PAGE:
Gaming Down Under: How to Reach Australia's Mid-Core to Hardcore Gamers
May 8th, 2024, Lesley Simeon

Gaming Down Under: How to Reach Australia's Mid-Core to Hardcore Gamers

Gaming has come a long way since the days of bulky desktop-lined gaming cafes. We now have brands creating physical gaming hubs  and video games offering blockbuster-making fodder for Hollywood. Even companies that would never have imagined getting into the world of gaming, are now levelling up with their own gaming offerings.

Who are Australia’s gamers?

Using data from YouGov Profiles, which covers demographic, psychographic, attitudinal and behavioural consumer metrics, we identify gamers in Australia, the game genres they play, and who they are as consumers.

Using YouGov Profiles, we can categorize gamers in Australia into four segments, namely, ultra-light gamers, light gamers, medium and heavy gamers. These categories are based on how much time they spend playing video games on consoles or PCs (excluding mobile) in a typical week.

Nearly three in ten Australians (29%) cite their gaming intensity as “medium” and 4% identify as heavy gamers. Just over one in ten Australians (11%) are ultra-light gamers and 9% of Australians say they are light gamers.

In this piece, we look at those who identify as medium or heavy gamers based on how much time they spend playing video games on console/PC in a typical week and will refer to them as mid-core/hardcore gamers.

According to data from YouGov Profiles:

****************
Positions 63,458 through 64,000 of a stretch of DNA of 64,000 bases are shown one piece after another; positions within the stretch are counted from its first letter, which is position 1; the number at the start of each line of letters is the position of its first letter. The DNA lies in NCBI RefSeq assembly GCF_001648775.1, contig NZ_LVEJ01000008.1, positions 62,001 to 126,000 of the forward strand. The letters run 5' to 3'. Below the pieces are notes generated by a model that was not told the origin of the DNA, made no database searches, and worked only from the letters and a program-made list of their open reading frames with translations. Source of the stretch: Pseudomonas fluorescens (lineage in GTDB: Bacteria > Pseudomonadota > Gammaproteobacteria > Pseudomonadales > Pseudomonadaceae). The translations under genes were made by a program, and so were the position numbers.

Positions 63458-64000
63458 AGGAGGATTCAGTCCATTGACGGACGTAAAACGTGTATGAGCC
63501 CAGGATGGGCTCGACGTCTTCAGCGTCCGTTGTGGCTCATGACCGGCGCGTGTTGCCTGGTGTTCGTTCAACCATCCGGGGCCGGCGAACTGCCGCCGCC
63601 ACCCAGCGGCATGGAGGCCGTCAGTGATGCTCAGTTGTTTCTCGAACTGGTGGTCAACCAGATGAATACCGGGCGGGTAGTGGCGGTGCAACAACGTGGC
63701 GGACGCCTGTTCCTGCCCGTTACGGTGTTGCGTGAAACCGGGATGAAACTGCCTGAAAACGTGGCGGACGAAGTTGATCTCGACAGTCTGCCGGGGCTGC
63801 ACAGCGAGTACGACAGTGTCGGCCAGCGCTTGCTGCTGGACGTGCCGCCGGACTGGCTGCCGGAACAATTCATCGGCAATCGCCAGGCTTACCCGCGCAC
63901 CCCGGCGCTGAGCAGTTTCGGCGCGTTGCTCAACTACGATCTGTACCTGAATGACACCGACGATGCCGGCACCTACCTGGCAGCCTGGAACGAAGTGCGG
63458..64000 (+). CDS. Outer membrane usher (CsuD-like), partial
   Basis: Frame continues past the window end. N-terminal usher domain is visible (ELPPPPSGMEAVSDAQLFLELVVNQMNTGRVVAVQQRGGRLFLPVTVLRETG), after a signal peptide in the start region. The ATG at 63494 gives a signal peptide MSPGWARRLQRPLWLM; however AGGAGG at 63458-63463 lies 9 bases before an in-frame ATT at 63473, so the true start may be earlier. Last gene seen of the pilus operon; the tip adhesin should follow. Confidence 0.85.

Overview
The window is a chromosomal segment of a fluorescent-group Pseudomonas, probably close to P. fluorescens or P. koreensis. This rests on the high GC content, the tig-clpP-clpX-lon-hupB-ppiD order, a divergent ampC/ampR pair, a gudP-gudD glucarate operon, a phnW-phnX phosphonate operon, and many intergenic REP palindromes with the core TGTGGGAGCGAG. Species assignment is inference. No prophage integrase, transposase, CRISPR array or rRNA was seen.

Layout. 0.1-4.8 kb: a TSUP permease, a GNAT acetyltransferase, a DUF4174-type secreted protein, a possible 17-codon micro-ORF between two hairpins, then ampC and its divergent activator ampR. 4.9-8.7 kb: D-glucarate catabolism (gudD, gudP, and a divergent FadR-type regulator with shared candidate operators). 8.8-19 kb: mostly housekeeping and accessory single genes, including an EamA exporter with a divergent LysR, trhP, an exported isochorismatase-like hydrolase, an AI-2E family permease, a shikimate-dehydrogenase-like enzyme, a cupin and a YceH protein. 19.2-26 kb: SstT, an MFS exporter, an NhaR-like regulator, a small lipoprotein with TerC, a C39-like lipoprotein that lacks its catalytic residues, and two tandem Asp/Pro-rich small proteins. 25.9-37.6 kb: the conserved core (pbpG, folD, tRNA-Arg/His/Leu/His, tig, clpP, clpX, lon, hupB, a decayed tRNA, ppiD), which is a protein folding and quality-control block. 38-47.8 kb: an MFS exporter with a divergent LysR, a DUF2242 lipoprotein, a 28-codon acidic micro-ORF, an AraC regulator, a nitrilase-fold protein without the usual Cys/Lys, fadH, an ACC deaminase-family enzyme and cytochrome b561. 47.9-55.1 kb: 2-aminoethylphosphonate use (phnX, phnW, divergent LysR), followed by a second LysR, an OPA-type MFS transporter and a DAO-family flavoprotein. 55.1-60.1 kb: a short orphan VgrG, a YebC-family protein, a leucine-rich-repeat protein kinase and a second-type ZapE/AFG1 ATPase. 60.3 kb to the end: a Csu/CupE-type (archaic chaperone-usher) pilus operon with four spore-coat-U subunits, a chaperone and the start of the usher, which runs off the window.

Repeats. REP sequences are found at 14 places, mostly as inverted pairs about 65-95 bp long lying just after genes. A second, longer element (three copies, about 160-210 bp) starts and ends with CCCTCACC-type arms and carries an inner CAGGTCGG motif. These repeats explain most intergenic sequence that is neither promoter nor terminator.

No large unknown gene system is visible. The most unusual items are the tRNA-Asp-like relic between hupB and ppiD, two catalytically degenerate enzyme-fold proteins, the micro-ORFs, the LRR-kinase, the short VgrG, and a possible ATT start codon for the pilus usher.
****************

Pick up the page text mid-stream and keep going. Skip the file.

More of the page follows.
• Our youngest cohort (18–24-year-olds) account for 11% of mid-core/hardcore gamers.
  • 25-to-34-year-olds make up for 28% of these gamers.
  • 35-to-44-year-olds account for 27% of mid-core/hardcore gamers in Australia, followed by those aged 55 years and above (22%).
  • As for the gender divide, men account for 65% of this group, while women account for 35% of medium to heavy gamers in Australia.

What genres are mid-core/hardcore gamers playing, and what in-game experiences do they like?

Action and adventure games like God of War and Assassin’s Creed attract most of Australia’s mid-core/hardcore gamers, Profiles data shows. Nearly half of all these gamers (47%) say they play games from this genre. Shooter games like Call of Duty and Battlefield take the second spot (32%), followed by driving/fighting/shooting games (30%) like Grand Theft Auto.

A majority (78%) of mid-core/hardcore gamers in Australia agree that they “feel a sense of accomplishment when they complete puzzles in games.” More than half of them (55%) also “prefer playing games where (they) can create (their) own characters and/or story on-game.”

While playing games is also about challenging their minds (75%), Australian medium to heavy gamers have their eye on the rewards - 52% of them agree “they prefer to play games that offer a big reward.”

Moreover, two in five mid-core/hardcore gamers in Australia (40%) agree they “would opt for in-game purchases if they help (them) play better.”

Engaging Australian mid-core to hard-core gamers

We now know who mid-core to hard-core gamers in Australia are and which genres they prefer playing. Now let’s look at advertising attitudes among this group - a crucial insight, given that the gaming space is increasingly being seen as a potent advertising channel.